CHAPTER VII.

SUMMARY OF THE HEIGHTS AND WEIGHTS OF THE CROSSED AND SELF-FERTILISED PLANTS.

Number of species and plants measured.--Tables given.--Preliminary remarks on the offspring of plants crossed by a fresh stock.--Thirteen cases specially considered.--The effects of crossing a self-fertilised plant either by another self-fertilised plant or by an intercrossed plant of the old stock.--Summary of the results.--Preliminary remarks on the crossed and self-fertilised plants of the same stock.--The twenty-six exceptional cases considered, in which the crossed plants did not exceed greatly in height the self-fertilised.--Most of these cases shown not to be real exceptions to the rule that cross-fertilisation is beneficial.--Summary of results.--Relative weights of the crossed and self-fertilised plants.

CHAPTER VIII.

DIFFERENCE BETWEEN CROSSED AND SELF-FERTILISED PLANTS IN CONSTITUTIONAL VIGOUR AND IN OTHER RESPECTS.

Greater constitutional vigour of crossed plants.--The effects of great crowding.--Competition with other kinds of plants.--Self-fertilised plants more liable to premature death.--Crossed plants generally flower before the self-fertilised.--Negative effects of intercrossing flowers on the same plant.--Cases described.--Transmission of the good effects of a cross to later generations.--Effects of crossing plants of closely related parentage.--Uniform colour of the flowers on plants self-fertilised during several generations and cultivated under similar conditions.

CHAPTER IX.

THE EFFECTS OF CROSS-FERTILISATION AND SELF-FERTILISATION ON THE PRODUCTION OF SEEDS.

Fertility of plants of crossed and self-fertilised parentage, both lots being fertilised in the same manner.--Fertility of the parent-plants when first crossed and self-fertilised, and of their crossed and self-fertilised offspring when again crossed and self-fertilised.--Comparison of the fertility of flowers fertilised with their own pollen and with that from other flowers on the same plant.--Self-sterile plants.--Causes of self-sterility.--The appearance of highly self-fertile varieties.--Self-fertilisation apparently in some respects beneficial, independently of the assured production of seeds.--Relative weights and rates of germination of seeds from crossed and self-fertilised flowers.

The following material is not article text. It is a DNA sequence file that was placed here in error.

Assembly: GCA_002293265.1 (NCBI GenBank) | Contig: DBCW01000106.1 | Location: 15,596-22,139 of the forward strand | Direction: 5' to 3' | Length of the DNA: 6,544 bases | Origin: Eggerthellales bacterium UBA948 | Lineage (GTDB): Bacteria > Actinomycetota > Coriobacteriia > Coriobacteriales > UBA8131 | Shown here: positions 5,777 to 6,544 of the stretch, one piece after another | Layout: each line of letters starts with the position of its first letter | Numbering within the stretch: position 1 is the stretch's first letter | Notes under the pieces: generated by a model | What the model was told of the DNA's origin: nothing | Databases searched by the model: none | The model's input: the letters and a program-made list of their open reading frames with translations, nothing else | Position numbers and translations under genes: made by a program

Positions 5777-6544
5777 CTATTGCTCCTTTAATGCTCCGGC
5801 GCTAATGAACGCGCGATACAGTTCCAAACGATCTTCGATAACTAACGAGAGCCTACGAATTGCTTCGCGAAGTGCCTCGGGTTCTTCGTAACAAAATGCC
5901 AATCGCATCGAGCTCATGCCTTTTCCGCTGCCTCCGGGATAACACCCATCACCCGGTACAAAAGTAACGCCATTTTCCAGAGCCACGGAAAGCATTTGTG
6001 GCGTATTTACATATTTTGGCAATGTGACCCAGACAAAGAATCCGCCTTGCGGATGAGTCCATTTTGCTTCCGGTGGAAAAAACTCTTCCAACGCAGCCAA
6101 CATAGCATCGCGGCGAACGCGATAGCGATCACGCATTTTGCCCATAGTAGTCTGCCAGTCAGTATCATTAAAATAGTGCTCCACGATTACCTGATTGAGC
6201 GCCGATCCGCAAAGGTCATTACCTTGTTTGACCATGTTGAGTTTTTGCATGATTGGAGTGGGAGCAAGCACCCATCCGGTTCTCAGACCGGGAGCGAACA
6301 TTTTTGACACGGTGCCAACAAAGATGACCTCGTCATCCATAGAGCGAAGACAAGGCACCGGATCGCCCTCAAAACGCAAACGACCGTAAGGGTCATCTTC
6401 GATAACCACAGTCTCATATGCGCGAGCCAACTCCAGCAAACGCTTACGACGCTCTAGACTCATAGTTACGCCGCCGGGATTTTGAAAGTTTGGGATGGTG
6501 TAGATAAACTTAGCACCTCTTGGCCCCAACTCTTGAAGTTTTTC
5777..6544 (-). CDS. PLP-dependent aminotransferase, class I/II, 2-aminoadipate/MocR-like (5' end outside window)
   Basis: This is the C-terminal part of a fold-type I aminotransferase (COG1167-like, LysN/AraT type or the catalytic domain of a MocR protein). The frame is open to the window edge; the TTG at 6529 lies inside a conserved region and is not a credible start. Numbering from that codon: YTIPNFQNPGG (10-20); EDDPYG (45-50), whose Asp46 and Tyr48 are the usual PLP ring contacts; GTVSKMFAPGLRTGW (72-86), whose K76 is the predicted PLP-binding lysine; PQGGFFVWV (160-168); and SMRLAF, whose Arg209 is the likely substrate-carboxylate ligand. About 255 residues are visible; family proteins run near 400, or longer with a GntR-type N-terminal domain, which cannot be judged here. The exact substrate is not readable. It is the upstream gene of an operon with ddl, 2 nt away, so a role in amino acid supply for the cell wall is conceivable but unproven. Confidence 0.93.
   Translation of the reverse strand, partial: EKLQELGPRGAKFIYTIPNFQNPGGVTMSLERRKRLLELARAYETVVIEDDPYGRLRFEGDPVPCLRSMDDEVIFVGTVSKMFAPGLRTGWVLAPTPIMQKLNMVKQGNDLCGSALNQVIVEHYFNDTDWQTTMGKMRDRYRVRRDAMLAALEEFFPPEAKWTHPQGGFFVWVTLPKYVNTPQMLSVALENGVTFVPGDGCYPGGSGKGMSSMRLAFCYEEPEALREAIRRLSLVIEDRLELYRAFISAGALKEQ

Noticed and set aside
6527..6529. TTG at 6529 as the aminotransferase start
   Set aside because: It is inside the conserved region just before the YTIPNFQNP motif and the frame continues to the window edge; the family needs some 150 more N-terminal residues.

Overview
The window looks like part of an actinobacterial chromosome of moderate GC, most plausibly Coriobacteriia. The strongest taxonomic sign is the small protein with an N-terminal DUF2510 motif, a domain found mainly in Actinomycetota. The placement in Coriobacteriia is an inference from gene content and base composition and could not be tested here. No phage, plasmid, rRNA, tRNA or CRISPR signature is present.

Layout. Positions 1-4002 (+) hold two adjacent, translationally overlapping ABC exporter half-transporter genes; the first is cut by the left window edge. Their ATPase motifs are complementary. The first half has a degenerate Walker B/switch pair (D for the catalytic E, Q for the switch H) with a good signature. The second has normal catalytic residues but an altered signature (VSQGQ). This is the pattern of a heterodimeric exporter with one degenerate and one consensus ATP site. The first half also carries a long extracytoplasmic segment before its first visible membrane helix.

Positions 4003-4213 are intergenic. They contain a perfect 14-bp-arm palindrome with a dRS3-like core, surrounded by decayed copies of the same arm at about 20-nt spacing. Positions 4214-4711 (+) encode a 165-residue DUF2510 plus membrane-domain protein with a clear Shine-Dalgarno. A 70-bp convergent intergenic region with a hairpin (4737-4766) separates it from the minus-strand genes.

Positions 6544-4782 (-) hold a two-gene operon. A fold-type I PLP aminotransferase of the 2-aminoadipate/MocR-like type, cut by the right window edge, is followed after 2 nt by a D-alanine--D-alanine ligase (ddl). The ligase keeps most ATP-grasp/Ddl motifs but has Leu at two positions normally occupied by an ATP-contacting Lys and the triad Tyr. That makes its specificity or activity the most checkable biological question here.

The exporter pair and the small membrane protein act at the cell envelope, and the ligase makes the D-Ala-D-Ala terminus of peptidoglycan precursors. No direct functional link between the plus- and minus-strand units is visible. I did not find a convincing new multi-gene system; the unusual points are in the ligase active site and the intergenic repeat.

CHAPTER X.

MEANS OF FERTILISATION.

Sterility and fertility of plants when insects are excluded.--The means by which flowers are cross-fertilised.--Structures favourable to self-fertilisation.--Relation between the structure and conspicuousness of flowers, the visits of insects, and the advantages of cross-fertilisation.--The means by which flowers are fertilised with pollen from a distinct plant.--Greater fertilising power of such pollen.--Anemophilous species.--Conversion of anemophilous species into entomophilous.--Origin of nectar.--Anemophilous plants generally have their sexes separated.--Conversion of diclinous into hermaphrodite flowers.--Trees often have their sexes separated.

CHAPTER XI.

THE HABITS OF INSECTS IN RELATION TO THE FERTILISATION OF FLOWERS.

Insects visit the flowers of the same species as long as they can.--Cause of this habit.--Means by which bees recognise the flowers of the same species.--Sudden secretion of nectar.--Nectar of certain flowers unattractive to certain insects.--Industry of bees, and the number of flowers visited within a short time.--Perforation of the corolla by bees.--Skill shown in the operation.--Hive-bees profit by the holes made by humble-bees.--Effects of habit.--The motive for perforating flowers to save time.--Flowers growing in crowded masses chiefly perforated.

CHAPTER XII.

GENERAL RESULTS.

Cross-fertilisation proved to be beneficial, and self-fertilisation injurious.--Allied species differ greatly in the means by which cross-fertilisation is favoured and self-fertilisation avoided.--The benefits and evils of the two processes depend on the degree of differentiation in the sexual elements.--The evil effects not due to the combination of morbid tendencies in the parents.--Nature of the conditions to which plants are subjected when growing near together in a state of nature or under culture, and the effects of such conditions.--Theoretical considerations with respect to the interaction of differentiated sexual elements.--Practical lessons.--Genesis of the two sexes.--Close correspondence between the effects of cross-fertilisation and self-fertilisation, and of the legitimate and illegitimate unions of heterostyled plants, in comparison with hybrid unions.

INDEX.

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The Effects of Cross and Self-Fertilisation in the Vegetable Kingdom Page 03

19th Century English Literature

Charles Darwin

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Charles Darwin

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